(Way) TL;DR: Don't do chores at night. Blindness everywhere. I do my best to break everything on the farm.
This is long, but I haven't gotten the chance to write one of these for a while, and I think tonight's experience is worthy. At the very least, I'll have it for future reminiscing.
What a crazy, craptastic, spectacular rollercoaster of a night! I spent the last few days in Dubuque at the Red Devon USA Conference which was beyond my already very high expectations. I had the privilege of hearing multiple experts talk about soil health, grass-fed beef, marketing, and a multitude of other topics. Fantastic is an understatement! Frankly, I was overwhelmed with the quality and quantity of knowledge that was at this event and being shared, but it helped to add to my knowledge and skillset and really reaffirm that what I'm doing at the farm is the way of the future. I just need to keep grinding and surround myself with an entrepreneurial, global minded team.
Anyways, I was riding a mighty wave of renewed optimism for the world into today, and was looking forward to the cattle auction that wraps up the day. I was in the market for a bull which were way at the end of the sale. There were 4 going up for sale and while they were all really quality animals, I had my eyes set on two that I felt matched my farm, my budget, and breeding needs the best. The first comes up and bidding is super slow. So slow that the auctioneer stops the auction and tells us to get our act together. It brought me back to some of my teenage lectures I got from teachers and parents alike. Learning my lesson earlier in life, I took his advice and got to it.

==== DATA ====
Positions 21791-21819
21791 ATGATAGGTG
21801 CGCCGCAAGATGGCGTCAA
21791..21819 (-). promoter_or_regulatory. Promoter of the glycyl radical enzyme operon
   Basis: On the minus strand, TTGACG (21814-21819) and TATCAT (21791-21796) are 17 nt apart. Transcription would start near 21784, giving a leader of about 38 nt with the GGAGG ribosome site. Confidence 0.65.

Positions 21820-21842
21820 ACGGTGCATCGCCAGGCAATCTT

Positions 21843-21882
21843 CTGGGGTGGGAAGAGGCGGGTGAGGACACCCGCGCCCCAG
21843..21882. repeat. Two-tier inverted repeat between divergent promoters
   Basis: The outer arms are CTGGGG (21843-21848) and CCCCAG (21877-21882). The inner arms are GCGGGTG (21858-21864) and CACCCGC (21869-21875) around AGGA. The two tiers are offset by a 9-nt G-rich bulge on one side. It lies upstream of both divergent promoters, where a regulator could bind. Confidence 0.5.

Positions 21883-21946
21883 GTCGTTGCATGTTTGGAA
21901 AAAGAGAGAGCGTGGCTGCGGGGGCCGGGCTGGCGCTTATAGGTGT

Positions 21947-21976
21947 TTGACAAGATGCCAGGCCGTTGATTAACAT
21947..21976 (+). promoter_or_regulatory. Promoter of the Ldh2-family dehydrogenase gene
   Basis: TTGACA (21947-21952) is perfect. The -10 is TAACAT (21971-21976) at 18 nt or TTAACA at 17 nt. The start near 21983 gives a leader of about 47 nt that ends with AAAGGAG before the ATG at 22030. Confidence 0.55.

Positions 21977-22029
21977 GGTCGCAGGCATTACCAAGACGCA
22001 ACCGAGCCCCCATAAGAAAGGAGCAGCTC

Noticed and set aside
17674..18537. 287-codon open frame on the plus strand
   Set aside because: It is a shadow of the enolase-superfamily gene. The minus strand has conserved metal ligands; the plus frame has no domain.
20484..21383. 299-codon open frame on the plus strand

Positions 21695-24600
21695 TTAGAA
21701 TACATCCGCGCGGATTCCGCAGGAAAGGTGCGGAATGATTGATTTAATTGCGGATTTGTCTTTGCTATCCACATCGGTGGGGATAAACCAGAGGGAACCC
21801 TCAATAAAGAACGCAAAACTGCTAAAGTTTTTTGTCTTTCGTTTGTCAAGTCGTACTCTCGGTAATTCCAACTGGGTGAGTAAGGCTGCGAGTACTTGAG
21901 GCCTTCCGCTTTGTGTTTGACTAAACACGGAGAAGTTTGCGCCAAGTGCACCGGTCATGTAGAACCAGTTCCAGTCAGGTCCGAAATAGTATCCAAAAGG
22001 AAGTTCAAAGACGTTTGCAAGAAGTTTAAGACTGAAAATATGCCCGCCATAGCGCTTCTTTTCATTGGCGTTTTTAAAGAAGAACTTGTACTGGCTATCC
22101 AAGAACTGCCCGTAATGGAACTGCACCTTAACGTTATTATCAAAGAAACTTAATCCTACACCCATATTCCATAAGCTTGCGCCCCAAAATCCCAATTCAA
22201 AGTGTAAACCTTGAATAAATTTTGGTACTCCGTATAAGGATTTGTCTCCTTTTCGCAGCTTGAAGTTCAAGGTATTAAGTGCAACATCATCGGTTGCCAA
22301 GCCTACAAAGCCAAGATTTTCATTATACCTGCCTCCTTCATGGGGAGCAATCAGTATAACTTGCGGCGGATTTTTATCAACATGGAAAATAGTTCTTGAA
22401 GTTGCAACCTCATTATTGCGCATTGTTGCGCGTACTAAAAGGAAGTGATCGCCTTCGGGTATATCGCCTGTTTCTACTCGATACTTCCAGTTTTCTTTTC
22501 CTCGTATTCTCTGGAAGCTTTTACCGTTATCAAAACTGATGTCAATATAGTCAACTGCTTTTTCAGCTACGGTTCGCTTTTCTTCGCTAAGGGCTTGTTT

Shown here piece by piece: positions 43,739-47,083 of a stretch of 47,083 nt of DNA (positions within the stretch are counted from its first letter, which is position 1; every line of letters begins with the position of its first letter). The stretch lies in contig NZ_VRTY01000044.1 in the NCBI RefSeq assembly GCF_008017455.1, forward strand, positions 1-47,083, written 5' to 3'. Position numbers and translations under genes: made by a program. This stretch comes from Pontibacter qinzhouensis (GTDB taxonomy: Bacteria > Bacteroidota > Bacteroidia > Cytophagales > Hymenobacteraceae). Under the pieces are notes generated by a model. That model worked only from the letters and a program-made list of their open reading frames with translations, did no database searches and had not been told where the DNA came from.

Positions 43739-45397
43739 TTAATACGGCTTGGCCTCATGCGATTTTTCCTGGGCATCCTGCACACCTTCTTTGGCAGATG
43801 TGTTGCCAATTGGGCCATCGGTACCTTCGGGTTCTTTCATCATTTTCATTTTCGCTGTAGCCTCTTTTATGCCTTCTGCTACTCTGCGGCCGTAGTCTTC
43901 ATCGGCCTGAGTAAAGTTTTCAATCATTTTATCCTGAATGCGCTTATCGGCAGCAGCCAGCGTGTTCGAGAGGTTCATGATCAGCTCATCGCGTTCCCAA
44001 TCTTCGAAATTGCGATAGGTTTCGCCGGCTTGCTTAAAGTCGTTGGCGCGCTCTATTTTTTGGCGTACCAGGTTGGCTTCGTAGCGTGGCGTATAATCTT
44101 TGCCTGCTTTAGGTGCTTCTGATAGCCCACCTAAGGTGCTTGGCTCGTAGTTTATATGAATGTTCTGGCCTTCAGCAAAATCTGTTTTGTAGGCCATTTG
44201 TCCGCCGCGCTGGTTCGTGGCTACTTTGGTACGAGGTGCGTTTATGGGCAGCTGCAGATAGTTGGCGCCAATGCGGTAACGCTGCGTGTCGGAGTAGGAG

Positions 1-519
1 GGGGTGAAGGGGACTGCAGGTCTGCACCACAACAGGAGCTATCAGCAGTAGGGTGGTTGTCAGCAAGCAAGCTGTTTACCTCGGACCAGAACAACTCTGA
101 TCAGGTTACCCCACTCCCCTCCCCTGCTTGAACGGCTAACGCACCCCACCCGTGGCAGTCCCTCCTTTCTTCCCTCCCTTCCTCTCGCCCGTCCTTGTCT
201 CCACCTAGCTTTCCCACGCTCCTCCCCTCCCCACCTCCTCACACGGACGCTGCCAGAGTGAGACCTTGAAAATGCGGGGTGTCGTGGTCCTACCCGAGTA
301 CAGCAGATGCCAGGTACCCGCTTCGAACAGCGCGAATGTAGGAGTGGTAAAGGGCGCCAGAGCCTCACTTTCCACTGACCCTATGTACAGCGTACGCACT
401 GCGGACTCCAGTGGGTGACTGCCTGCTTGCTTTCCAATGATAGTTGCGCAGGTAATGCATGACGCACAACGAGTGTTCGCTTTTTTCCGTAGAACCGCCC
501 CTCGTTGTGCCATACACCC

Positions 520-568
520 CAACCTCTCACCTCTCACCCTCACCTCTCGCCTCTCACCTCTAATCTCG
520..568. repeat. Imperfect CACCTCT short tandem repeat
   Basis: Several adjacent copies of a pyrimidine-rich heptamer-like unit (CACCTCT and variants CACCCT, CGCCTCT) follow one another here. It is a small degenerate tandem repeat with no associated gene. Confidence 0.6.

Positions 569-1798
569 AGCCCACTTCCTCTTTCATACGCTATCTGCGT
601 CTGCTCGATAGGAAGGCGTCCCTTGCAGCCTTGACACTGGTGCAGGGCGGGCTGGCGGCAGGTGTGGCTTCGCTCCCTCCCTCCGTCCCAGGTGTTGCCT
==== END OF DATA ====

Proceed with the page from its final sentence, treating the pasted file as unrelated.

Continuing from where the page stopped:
After a bidding war with one other farm, I won and got the bull for $1300 under my estimation and under my self-imposed budget. I actually got a thumbs up from a friend/mentor on the other side of the room, and I may have cracked a smile (you got to keep your emotions in check at the auction, ya know?). Ready to call it a day and get home, I texted my dad to bring the trailer, I got a bull I wanted (we didn't bring a trailer, you don't want to tip the auctioneer that you're hoping to buy, ya know?) But then the other bull that I was interested went on the block, last one for the day, and things really got really interesting. No one was in the market for bulls so no one bid on him, there was only the opening bid, and I was floored. Bargain. The auctioneer must have felt the same and right before he was about to close the sale, I jumped in and got him. I went over my total budget by about $500 but I got not one, but two bulls that I really like, and need.
Fast forward to getting home, it's already after dark, and I'm dreading chores because I have a feeling that the pigs are gonna be out. Now why would I have that instinct? Well, they got out last night when dad had to cover for me so I could be at this awesome conference. Just his luck, huh? By the way, he also gets extremely valuable "I did this _______ for you, because you were gone" coupons to cash in during a future, totally irrelevant argument. I'm hoping he cashes them by Tuesday because they accrue interest...